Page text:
Thomas was born in Talladega, Ala., and grew up in Tuskagee, Ala. She attended Drake in Des Moines, Iowa, and received a bachelor of fine arts degree in drama/speech.

She met her future husband, Bill Thomas, on a blind date. He had joined the Army and was stationed in Ft. Benning, Ga. On the couple's third date, he asked her to marry him. After their marriage, they visited Miles City for the first time and she met his family.

The couple lived in Europe, California, Washington, D.C., Maryland and New Jersey. They had three children, a son and two daughters, who have gone on to excel in fields such as music, language and law. She also was very proud of her two grandchildren.

"I had lots of opportunities," said Thomas. She was heavily involved in politics, and she met many politicians and even some movie stars. She also worked with the Smithsonian Institute.

Her adventures included being put on an FBI "no fly" master terrorist list because a wanted fugitive had used John Thomas Christopher as one of his aliases. An article about her adventure also appeared in the May 13, 2002, issue of "The New Yorker" magazine, and she was interviewed by several national media. Revealing her sense of humor, Thomas created a rap number about her flying adventures.

At the time of her death, Thomas had just finished her latest 300-page book titled "Growing Up Black in Montana," about her husband's life. She also wrote two other books, a children's book and one titled "Saints and Savages."

Shelley Freese, who assisted Thomas with getting her books ready for publication, said, "When she first told me she had cancer and I was feeling upset about it, she said, `Hey, I have had a fantastic life.' She was not bitter, she was thankful for everthing she had. She loved this place and the people and wanted us to write our history and have a voice."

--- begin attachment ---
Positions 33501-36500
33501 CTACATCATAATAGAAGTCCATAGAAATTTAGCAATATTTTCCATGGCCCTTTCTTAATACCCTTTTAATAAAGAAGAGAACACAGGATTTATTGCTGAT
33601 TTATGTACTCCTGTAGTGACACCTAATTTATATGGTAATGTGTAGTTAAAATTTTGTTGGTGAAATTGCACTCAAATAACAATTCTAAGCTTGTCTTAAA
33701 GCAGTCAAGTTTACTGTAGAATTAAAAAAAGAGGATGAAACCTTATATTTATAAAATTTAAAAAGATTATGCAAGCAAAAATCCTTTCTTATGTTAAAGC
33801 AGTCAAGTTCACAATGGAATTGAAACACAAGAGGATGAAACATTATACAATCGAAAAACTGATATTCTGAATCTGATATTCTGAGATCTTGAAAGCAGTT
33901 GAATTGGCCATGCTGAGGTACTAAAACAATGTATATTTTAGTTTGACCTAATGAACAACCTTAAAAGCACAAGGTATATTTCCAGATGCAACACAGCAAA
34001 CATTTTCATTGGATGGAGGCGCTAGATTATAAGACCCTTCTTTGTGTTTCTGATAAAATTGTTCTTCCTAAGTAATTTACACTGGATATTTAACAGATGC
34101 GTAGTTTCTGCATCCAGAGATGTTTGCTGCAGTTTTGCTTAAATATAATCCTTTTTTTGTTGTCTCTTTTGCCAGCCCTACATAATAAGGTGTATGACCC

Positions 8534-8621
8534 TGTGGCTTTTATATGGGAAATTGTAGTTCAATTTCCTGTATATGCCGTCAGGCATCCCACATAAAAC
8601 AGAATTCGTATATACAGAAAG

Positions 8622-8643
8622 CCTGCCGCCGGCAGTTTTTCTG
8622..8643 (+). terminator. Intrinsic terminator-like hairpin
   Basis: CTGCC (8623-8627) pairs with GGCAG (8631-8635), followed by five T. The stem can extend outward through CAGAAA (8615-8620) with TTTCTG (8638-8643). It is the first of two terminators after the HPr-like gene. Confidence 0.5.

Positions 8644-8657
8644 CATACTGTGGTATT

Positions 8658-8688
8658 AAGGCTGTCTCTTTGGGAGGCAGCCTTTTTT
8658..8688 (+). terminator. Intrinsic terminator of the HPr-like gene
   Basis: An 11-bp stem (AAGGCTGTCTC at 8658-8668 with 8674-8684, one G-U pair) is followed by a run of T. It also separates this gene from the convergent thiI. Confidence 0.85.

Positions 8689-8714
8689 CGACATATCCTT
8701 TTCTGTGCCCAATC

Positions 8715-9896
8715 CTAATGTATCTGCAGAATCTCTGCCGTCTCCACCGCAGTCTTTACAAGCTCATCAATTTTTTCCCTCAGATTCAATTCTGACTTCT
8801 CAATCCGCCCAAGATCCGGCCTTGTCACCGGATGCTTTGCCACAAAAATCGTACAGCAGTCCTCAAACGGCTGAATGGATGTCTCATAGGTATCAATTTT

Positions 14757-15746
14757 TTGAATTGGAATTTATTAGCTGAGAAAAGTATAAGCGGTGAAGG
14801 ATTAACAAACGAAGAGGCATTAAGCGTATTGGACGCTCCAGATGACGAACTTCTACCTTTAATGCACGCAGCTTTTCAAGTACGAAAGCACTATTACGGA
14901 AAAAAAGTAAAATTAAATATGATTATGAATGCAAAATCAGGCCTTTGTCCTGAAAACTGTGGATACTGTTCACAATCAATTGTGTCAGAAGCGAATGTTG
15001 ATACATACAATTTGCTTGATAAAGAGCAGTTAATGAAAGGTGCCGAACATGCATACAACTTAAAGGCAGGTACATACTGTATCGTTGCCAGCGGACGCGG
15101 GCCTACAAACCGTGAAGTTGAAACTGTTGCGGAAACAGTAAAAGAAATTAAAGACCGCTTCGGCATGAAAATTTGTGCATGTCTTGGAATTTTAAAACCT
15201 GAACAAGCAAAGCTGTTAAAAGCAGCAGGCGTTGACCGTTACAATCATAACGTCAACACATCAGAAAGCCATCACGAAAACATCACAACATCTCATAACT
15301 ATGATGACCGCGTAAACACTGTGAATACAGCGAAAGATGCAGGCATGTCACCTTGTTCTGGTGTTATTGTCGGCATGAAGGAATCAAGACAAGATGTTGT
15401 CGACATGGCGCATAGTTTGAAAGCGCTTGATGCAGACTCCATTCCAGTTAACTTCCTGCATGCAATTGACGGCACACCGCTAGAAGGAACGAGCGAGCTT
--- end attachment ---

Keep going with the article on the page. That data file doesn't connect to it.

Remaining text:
Joe Whalen, mayor of Miles City, was out of town Friday, but he called to say, "Though I grieve the loss of a personal friend, I celebrate the remarkable life of Ms. Johnnie Lou Lockett Thomas. She is a cultural treasure of Miles City and an important Montana historian and an American heroine who has honorably and indelibly championed the cause of freedom from coast to coast, and leaves the world a more dignified place than she found it."

"The light that Johnnie brought to Miles City will dim during our mourning," said artist Tucker Bolton of Jabberwocky Studio. "The tempo of the music will slow, but the warm illumination and soft melody of Johnnie will never really end for those of us touched by her presence."

Kara Stewart, owner of Kafe Utza, said, "Her life was a celebration, but so was her death. She told me that `If anyone is going to cry at my funeral, I'll strangle them the night before.' Her body was weak, but her spirit was strong through the entire battle."

"Johnnie Thomas became a strong voice in her community from the start," said Mark Browning, director of the Custer County Art and Heritage Center. "Sensing her family's long attachment here, she has been generous with all of her resources and talents to contribute back, especially in the arts and history areas. We feel both a sense of loss and enrichment because of her."

"Like everyone else, we consider ourselves lucky to have met and spent some time with Johnnie," said producer John Twiggs after learning of her death. "I'm determined to keep smiling when I think about her (and not be sad), because I don't want to face Johnnie's wrath in the after-life!"

And as Thomas always said, "Life is too short not to do what you want to."

Funeral services for Thomas are pending in Miles City.

***

Source: The Miles City Star (http://www.milescitystar.com/)
Date: Feb. 1, 2008
Top
Posted by Eric Brandt (+844) 13 years ago
Reflection on the life of Johnnie Lockett Thomas. A video memorial.

http://www.milescityvoice...ticleId=10
Top